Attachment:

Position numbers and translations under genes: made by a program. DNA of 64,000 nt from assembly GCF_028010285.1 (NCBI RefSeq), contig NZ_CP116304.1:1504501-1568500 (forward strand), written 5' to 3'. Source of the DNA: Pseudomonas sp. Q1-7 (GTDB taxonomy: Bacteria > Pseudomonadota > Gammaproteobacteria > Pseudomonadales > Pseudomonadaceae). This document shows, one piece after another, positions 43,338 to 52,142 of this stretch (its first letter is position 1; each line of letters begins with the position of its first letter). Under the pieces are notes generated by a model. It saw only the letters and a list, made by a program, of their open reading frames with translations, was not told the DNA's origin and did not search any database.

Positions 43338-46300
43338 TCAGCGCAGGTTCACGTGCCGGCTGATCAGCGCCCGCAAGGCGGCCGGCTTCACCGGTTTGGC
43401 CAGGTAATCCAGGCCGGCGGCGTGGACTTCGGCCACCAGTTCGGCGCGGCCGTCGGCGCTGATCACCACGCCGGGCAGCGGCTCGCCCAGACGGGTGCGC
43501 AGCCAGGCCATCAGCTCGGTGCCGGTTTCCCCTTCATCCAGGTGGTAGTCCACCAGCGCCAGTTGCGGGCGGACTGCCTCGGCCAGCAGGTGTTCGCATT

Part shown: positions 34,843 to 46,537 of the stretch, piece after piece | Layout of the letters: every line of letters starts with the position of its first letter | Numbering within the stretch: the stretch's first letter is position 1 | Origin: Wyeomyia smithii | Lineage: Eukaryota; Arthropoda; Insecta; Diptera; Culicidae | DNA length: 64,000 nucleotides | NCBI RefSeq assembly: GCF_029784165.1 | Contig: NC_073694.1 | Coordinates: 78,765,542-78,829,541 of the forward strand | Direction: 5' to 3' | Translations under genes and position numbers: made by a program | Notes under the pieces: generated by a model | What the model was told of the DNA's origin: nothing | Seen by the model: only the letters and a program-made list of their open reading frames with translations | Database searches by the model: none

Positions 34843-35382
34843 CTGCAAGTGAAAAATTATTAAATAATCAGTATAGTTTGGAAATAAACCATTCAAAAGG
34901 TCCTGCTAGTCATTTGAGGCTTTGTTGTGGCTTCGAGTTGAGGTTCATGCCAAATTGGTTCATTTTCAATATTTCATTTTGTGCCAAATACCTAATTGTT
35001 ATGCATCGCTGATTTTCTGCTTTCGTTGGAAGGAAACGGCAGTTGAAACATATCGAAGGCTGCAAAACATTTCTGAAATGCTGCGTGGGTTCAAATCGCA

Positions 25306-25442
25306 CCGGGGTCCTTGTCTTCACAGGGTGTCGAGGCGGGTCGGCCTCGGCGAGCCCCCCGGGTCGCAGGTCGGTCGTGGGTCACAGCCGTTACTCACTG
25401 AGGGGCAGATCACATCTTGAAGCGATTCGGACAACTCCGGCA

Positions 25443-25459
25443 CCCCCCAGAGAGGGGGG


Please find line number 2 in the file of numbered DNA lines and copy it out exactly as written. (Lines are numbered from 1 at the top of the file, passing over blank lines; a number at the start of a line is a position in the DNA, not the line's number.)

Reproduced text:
Positions 43338-46300